- A recipient opens an email message, and IMAP downloads its content to display it fully.
In the same way, all other changes to the recipient’s emails are reflected on the server and in the inbox.
There are 2 IMAP ports:
- 143 — a standard port with no encryption
- 993 — a commonly used port secured with SSL/TLS
The latter port is also known as the IMAPs port.
POP3 and its workflow
Post Office Protocol (POP) is another email receiving protocol. The “3” stands for the 3rd version of the protocol.
POP3 allows users to access their emails without any access to the internet because it downloads the full email to the user’s device as soon as it is delivered. Then, the email is deleted from the server. This is the main difference between POP vs IMAP.
Naturally, changes that occur in the user’s inbox, like new or deleted emails, can be reflected on other devices only after the device is connected to the internet again.
The POP3 workflow consists of the following steps:
- The connection between the email client and the POP3 server establishes — authorization.
- The client gets the email — transaction.
- The stored messages are deleted from the server — update.
- The client disconnects from the server.
The communication between the email client and POP3 server occurs based on commands like “user [user’s name]” and “password [user’s password]”.
The server, in turn, can either confirm the action or notify of an error with replies “+OK” and “-ERR,” respectively. Text-based messages can also be the server’s replies if the client requests particular information.
Similarly to IMAP, there are only 2 POP3 ports:
- 110 — a standard port with no encryption
- 995 — a commonly used port secured with SSL/TLS
The 995 port is also known as the POP3S port.
How to choose the right protocol?
So there are 3 email protocols, each functioning in a different way. How do you choose between them and go with the right one for you? Let’s compare POP3 vs IMAP and SMTP to identify the differences between them.
SMTP: Pros and cons
The biggest advantage of using an SMTP protocol is that it is universally adopted. This makes it easy to set up and use regardless of your email client. Besides, some other pros of using SMTP are:
- You only need your credentials to run SMTP
- SMTP provides the dependability of your outbound mail
- In case of an error, SMTP keeps resending your email until it is sent successfully
- Debugging is simple because you get a detailed explanation of why an error occurred
- You can set up a fake SMTP relay server to test your email campaigns
The disadvantages of SMTP:
- A low level of security, meaning that it can be easily hacked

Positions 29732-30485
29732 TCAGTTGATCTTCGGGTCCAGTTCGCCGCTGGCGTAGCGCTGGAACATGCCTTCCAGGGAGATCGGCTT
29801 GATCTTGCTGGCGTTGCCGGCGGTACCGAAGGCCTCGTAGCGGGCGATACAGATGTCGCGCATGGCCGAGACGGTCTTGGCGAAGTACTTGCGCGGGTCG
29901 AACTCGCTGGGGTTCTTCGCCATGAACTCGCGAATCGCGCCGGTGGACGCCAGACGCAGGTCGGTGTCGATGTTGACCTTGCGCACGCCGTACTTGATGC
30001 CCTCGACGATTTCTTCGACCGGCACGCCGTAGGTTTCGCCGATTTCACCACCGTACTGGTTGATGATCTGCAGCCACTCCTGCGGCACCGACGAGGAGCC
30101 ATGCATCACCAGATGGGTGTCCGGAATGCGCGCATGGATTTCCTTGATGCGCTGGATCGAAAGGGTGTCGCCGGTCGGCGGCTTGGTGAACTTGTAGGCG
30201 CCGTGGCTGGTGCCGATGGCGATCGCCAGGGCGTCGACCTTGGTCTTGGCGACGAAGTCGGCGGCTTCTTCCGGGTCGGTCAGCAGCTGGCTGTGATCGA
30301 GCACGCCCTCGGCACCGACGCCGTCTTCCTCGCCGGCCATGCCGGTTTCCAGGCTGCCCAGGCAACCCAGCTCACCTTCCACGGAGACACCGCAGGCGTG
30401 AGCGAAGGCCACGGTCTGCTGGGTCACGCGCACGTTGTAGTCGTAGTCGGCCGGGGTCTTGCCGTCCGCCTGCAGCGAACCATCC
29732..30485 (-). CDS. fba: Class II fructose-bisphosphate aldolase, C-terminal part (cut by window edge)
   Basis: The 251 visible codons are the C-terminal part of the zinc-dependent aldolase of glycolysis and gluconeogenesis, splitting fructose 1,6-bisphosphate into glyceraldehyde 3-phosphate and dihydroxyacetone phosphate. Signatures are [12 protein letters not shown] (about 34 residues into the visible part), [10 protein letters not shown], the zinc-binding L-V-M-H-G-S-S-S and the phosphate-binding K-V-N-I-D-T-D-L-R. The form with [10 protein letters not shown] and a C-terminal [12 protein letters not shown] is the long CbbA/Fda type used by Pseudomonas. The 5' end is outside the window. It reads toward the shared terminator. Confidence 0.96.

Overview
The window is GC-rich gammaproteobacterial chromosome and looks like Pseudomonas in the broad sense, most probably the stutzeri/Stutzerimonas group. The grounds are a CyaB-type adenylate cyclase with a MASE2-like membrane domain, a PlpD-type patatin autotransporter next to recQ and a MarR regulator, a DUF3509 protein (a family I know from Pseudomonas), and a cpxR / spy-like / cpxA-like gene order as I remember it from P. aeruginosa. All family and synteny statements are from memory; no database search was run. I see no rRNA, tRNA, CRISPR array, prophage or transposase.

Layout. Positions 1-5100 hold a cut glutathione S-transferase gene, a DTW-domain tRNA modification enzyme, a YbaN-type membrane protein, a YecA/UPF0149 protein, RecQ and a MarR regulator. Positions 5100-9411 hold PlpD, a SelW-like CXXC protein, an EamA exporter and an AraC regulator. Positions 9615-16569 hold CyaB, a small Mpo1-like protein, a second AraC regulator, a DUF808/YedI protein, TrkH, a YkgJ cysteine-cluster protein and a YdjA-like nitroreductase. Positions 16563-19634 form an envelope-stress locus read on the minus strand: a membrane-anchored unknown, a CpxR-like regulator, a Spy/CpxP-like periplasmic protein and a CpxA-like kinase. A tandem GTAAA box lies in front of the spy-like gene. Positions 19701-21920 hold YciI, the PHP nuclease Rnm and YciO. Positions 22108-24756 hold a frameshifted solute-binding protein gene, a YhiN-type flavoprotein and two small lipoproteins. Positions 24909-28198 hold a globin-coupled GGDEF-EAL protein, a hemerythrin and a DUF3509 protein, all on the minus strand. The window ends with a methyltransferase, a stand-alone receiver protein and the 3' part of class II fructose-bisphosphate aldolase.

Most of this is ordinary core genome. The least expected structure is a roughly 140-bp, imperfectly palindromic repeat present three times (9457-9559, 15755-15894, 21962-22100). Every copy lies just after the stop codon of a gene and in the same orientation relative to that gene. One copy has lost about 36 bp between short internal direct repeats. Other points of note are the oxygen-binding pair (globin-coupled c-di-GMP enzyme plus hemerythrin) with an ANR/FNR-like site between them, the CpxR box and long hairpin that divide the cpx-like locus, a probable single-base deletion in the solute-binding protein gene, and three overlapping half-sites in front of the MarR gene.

- Server limitations make SMTP not suitable for bulk campaigns
- Ports that SMTP uses are often blocked by firewalls
- Long email messages are rejected
- Binary files need to be converted into text files to be sent via SMTP
- Because of the numerous back-and-forth communication between the servers, SMTP takes more time to send an email
IMAP vs POP3
POP3 and IMAP are both retrieving email protocols — they receive the message from the email server and send it to the recipient’s email client so that the email appears in the recipient's inbox.
But email POP vs IMAP work in different ways. While IMAP requires an internet connection to deliver messages that are stored on the email server, POP3 downloads emails to the recipient’s device, making them available offline.
Let’s discuss the differences between IMAP and POP3 email protocols in detail.
IMAP: Pros and cons
The pros of IMAP are the following:
- The device’s storage is not affected because emails are kept on the server
- For the same reason, there is no risk of data loss if the device crashes
- The messages appear the same after changing email clients
- Users can read emails from multiple devices at the same time
The main con of using IMAP, in turn, is that you depend on your internet connection. With this being said, IMAP’s disadvantages imply that:
- You can’t access old messages unless you’re online
- It takes more time than POP3 to load messages because of the synchronization
- You’ll need to get more server storage if you use email a lot
POP3: Pros and cons
POP3 is a retrieving email protocol, too. When comparing POP vs IMAP in terms of what task they perform, it’s the same, namely to retrieve the message from the email server to the email client. But with POP3, full messages are stored on local machines instead of the server.
The pros of using POP3 vs IMAP include:
- No dependency on the internet connection — emails are available on the device at all times
- Easy to manage all emails through a single interface
And the cons of POP3 vs IMAP are the following:
- Viruses that come with emails can easily affect the device
- High chances of data loss in case the device crashes
- Device storage limitations may affect message retrieval
Choosing the retrieving email protocol
Because POP email vs IMAP are both retrieving email protocols, you will most likely be choosing between these two. So let’s discuss when you should choose which.
Go for IMAP email protocol if:
- you’re going to use the email client from different devices
- you’re constantly connected to the internet
- you travel often and need to have access to your email at all times
- you get a lot of emails and don’t want to worry about running out of storage
And choose POP3 if:
- you don’t use your email that much
- your internet connection is unstable
- you want a lot of privacy in your email access and use a single device to access it.
To wrap up
Email protocols are an essential asset when it comes to sending and receiving emails. There are different types of email protocols that serve different purposes. Now that we’ve compared POP3 vs IMAP vs SMTP, you know when to choose which for your email protocol setup.